What Ever Happened To Friday The 13th And Horror Sequels?

Over the last decade, many fan favorite horror films have been remade or rebooted to re-energize stagnate horror franchises to reintroduce a new generation of viewers to these properties. Of course, studios also want to make more money. One can look back to 1998's Bride of Chucky for which the film was packaged as a sequel, but with a seven year hiatus and a complete change in tone, this new movie clearly signaled that Bride of Chucky was indeed a reboot.

The film was successful in reinventing itself and went on to make Universal Pictures a huge profit. Unfortunately, the studio failed to capitalize on their horror hit as the direct follow-up Seed of Chucky was so bad, that Universal released the film under one of their smaller labels, Rogue. Do sequels to rebooted films have trouble being successful? Where do these franchises go once they have been re-introduced to the public.

Lets take a look at two horror remakes that were very successful, but avoided the sequel route. First, the movie that really kicked off the horror remake boom was The Texas Chainsaw Massacre. Platinum Dunes remake was a huge hit both financially and critically. To this day, Chainsaw is one of the few remakes that has received overall good reviews from the fans. Another remake that received great reviews was the 2004 remake of Dawn of the Dead. In many ways, this writer feels that the newer film equals and surpasses the original. Dawn also opened to huge box office earnings and so began the long list of U.S. horror remakes to go along with the ever booming PG-13 Japanese remake business.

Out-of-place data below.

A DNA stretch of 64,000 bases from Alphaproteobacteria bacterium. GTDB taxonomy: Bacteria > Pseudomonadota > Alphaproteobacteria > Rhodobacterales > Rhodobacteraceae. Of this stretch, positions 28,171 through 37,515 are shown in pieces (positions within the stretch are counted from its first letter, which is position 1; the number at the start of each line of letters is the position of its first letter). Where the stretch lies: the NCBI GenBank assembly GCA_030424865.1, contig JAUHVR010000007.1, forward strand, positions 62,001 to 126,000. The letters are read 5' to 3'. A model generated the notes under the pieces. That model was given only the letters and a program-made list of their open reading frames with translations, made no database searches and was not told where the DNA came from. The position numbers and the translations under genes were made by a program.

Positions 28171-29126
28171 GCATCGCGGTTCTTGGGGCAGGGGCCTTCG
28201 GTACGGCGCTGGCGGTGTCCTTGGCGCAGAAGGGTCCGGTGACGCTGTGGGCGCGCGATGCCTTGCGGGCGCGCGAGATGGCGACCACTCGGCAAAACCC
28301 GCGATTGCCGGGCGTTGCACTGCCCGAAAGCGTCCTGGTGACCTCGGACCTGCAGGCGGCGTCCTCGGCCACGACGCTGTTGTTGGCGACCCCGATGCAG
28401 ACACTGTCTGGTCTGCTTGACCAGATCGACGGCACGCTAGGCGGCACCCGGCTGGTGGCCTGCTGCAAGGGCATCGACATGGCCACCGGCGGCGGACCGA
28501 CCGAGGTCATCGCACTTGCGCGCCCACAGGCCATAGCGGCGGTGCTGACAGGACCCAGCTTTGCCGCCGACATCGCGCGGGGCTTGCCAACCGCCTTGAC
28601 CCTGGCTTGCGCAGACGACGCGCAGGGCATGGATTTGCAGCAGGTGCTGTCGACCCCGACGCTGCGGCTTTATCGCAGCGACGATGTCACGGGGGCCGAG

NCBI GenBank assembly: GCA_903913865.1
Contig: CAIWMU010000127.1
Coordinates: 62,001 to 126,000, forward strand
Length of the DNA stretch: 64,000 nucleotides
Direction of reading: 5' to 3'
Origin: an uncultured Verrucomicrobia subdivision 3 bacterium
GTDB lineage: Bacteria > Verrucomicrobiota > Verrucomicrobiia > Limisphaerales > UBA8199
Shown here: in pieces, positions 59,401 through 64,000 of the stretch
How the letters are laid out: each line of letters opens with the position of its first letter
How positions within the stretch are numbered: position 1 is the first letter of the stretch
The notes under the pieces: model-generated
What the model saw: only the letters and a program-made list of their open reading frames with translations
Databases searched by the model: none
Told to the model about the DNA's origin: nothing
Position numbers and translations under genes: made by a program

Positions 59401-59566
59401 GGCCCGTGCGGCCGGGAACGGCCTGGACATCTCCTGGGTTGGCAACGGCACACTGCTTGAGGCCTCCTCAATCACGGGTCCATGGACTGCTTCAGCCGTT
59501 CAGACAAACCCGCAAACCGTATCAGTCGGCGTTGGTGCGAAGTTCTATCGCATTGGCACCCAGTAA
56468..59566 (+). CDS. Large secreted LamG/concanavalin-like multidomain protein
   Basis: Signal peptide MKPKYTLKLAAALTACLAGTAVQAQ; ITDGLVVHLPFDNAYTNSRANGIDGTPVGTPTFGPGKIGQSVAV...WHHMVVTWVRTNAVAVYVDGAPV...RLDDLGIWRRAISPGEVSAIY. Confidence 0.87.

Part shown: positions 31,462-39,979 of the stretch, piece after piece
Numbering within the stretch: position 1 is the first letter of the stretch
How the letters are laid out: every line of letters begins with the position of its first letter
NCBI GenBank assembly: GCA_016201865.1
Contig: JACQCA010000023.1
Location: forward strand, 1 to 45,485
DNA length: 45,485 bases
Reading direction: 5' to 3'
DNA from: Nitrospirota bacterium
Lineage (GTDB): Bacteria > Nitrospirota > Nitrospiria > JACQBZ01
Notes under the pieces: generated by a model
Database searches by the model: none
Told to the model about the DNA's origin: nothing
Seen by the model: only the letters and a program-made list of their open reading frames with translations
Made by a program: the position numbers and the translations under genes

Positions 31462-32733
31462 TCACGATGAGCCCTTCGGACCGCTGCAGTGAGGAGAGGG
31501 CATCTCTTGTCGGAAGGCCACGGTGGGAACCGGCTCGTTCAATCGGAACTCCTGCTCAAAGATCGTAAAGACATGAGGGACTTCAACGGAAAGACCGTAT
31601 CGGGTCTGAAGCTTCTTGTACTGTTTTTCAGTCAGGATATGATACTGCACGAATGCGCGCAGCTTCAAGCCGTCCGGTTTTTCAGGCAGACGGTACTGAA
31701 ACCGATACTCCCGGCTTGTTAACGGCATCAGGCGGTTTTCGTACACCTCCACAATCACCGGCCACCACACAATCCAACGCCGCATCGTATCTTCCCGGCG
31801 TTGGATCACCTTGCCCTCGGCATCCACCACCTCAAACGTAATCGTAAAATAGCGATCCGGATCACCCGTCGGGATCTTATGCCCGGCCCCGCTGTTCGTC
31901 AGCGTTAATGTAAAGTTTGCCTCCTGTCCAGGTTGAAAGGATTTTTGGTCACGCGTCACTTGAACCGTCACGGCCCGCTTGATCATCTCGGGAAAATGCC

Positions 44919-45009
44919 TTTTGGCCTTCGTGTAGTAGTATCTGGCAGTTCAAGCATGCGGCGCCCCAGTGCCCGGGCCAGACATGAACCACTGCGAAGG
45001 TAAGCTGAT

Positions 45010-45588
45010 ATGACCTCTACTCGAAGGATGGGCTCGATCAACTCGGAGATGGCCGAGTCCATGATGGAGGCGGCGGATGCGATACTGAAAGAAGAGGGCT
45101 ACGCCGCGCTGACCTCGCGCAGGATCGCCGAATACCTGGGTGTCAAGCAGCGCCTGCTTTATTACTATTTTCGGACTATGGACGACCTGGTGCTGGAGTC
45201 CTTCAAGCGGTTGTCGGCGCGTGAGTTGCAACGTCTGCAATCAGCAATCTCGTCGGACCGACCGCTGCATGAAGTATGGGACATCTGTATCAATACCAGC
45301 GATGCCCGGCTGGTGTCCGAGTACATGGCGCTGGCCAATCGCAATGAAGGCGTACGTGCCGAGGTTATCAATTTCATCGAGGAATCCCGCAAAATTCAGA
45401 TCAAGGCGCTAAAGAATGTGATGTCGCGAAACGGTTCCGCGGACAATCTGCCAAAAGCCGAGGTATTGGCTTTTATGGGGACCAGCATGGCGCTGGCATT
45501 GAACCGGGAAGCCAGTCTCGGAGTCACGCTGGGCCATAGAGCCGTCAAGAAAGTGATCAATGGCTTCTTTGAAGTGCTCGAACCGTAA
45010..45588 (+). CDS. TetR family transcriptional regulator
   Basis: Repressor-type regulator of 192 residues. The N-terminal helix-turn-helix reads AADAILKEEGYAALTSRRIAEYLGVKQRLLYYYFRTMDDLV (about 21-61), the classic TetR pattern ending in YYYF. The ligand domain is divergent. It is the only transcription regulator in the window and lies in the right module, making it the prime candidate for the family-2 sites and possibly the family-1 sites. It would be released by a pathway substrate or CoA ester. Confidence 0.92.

The real mystery, however, is where are all of the sequels to these rebooted or remade films? Very few times has a sequel been made to these jumpstarted franchises. Could the fear of financial failure be the driving force behind these sequels never seeing the light of day? Texas Chainsaw Massacre went the prequel route after its successful re-launch and a direct sequel was never made. Dawn of the Dead never opened a direct sequel, although many undead films have been made after it. Friday the 13th 2009 and A Nightmare On Elm Street 2010 never had direct sequels produced, although both franchises are in pre-production on new reboot/remake films. The only major horror film property to make a direct sequel to their dug-up franchise is Rob Zombie’s Halloween.

Zombie's Halloween 2 opened to modest numbers compared to his first Michael Myers venture and was even more critically panned than the remake itself.

So, with Friday The 13th and A Nightmare On Elm Street in sequel limbo, will their next tales pay any homage to their predecessor? Probably not. Will horror reboots start slowing down as well and will their sequels be thrown by the wayside to accommodate whatever the next big trend in Hollywood?

Let us know what you think and would you prefer a direct sequel to Friday The 13th or more standalone films?